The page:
An unfortunate fact for many physicians practicing in the United States is that they will contend with medical malpractice suits at some point in their careers. While data specific to gastroenterology malpractice claims is difficult to find,1 the Physician Insurers Association of America has reported that out of the 28 specialty fields of medicine analyzed from 1985 to 2004, gastroenterology ranked 21st in the number of claims reported2, representing about 2% of the total overall number of claims.
In 2017, JAMA Internal Medicine published additional statistical findings related to medical malpractice claims.4JAMA reported that the rate of claims paid on behalf of all physicians had declined by 55.7% between 1992 and 2014; from 20.1 per 1,000 physicians to 8.9 per 1000 physicians.4 The mean payment for the 280,368 claims reported in the National Practitioner Data Bank during this time frame was $329,565 (adjusted to 2014 dollars).4
Patients can allege or establish malpractice liability against a doctor based on a number of things; we will discuss a few of the most common types of liability, offer suggestions as to how you might minimize your risk of being sued, and how best to cope when you are sued.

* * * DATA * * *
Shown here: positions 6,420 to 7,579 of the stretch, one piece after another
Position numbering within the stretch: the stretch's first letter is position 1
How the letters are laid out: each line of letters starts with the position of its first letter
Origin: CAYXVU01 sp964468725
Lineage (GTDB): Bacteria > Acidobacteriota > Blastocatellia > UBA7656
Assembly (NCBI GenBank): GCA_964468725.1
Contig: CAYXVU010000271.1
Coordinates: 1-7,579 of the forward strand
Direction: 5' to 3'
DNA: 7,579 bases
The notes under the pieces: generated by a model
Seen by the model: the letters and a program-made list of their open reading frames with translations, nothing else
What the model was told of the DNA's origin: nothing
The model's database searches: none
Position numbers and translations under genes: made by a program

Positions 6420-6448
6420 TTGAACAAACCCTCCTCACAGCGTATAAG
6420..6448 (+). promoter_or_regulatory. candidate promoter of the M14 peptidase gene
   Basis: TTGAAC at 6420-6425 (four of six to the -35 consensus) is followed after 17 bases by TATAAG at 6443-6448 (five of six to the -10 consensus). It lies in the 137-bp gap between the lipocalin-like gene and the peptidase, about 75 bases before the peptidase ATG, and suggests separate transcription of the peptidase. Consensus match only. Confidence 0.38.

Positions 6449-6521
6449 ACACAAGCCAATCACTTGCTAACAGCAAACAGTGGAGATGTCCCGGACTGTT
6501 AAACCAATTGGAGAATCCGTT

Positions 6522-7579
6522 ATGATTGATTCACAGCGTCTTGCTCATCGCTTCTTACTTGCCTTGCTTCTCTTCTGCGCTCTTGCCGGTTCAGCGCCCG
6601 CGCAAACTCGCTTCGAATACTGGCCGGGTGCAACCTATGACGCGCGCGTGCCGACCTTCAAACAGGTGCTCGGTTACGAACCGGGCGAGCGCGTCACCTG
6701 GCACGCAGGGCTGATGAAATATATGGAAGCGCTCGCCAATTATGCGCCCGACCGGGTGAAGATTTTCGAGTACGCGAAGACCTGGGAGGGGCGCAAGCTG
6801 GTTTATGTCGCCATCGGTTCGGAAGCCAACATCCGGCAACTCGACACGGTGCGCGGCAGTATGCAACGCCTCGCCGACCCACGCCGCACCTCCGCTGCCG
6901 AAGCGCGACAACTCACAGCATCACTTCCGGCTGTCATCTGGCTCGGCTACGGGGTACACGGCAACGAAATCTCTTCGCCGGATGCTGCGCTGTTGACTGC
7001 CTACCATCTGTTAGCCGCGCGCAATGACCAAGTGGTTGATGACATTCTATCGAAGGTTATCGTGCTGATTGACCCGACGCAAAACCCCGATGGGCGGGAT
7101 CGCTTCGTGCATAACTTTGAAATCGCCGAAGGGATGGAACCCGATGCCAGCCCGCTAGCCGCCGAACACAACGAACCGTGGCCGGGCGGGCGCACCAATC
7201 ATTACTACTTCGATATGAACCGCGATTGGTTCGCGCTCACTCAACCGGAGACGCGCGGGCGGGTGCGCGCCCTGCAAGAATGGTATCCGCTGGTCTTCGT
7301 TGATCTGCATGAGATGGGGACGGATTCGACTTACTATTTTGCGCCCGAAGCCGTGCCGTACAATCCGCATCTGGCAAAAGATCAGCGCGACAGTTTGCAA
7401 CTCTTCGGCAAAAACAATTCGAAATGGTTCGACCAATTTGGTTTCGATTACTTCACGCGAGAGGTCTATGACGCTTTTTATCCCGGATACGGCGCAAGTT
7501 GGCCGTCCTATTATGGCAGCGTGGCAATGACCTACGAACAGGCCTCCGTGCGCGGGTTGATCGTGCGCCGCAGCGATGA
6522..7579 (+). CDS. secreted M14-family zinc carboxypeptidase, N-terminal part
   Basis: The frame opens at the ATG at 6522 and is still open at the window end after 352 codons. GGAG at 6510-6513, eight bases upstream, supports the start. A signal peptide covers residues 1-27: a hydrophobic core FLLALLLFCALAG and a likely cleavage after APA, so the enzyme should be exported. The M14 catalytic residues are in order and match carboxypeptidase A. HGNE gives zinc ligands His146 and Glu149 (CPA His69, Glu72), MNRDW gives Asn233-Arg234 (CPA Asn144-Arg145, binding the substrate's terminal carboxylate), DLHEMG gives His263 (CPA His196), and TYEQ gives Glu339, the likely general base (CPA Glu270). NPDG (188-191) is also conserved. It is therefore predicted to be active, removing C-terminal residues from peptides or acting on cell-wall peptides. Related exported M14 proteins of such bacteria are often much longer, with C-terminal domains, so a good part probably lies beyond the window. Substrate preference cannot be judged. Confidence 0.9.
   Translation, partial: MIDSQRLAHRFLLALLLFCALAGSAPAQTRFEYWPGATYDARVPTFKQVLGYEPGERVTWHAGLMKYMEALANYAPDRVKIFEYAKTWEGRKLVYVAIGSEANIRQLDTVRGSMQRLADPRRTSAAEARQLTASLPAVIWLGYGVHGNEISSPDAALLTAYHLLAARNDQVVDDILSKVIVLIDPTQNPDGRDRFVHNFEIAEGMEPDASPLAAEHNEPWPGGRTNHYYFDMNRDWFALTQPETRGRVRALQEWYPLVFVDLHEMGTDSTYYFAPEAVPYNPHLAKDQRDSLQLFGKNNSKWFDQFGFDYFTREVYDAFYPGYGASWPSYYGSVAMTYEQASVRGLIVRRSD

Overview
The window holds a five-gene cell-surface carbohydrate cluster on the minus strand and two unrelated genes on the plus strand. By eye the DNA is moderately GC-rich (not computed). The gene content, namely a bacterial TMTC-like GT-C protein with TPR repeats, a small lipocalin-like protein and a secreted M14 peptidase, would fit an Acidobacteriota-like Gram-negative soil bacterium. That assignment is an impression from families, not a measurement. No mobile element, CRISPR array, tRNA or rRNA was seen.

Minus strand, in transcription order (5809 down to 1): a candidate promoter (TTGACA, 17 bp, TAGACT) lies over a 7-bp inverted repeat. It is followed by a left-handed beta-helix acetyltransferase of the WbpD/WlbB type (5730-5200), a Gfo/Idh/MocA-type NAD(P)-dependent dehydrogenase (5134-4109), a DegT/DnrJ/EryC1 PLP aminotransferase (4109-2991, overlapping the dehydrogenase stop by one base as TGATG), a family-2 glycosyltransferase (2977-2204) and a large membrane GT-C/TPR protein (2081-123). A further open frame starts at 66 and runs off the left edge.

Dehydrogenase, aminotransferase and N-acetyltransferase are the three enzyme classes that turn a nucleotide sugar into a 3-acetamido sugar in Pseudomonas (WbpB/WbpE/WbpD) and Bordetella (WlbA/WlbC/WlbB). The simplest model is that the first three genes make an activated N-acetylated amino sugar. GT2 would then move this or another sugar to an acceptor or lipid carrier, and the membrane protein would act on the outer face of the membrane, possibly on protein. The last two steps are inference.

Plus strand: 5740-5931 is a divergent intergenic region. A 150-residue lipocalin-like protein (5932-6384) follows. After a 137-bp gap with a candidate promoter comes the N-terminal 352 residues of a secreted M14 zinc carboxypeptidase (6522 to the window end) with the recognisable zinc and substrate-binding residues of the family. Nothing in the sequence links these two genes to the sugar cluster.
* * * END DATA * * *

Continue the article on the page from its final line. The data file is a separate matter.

Negligence: One of the most common theories you may be sued under is negligence. To state a negligence claim against a physician, a plaintiff must show that the doctor owed the patient a duty recognized by law, that the physician breached that duty, that the alleged breach resulted in injury to the patient, and that the patient sustained legally recognized damages as a result. In a lawsuit brought on the basis of claimed medical negligence, a patient claims that a physician, in the course of rendering treatment, failed to meet the applicable standard of care.
Contractual liability of doctor to patient: Physicians and patients can enter into express written contracts regarding the care provided. These contracts can include various treatment plans, the likelihood of success, and even the physician’s promise to cure. Traditionally, courts have respected a physician’s freedom to contract as he or she chooses. However, once a contract is formed, a plaintiff may have a cause of action for breach of contract if the outcome of the treatment is not what was promised.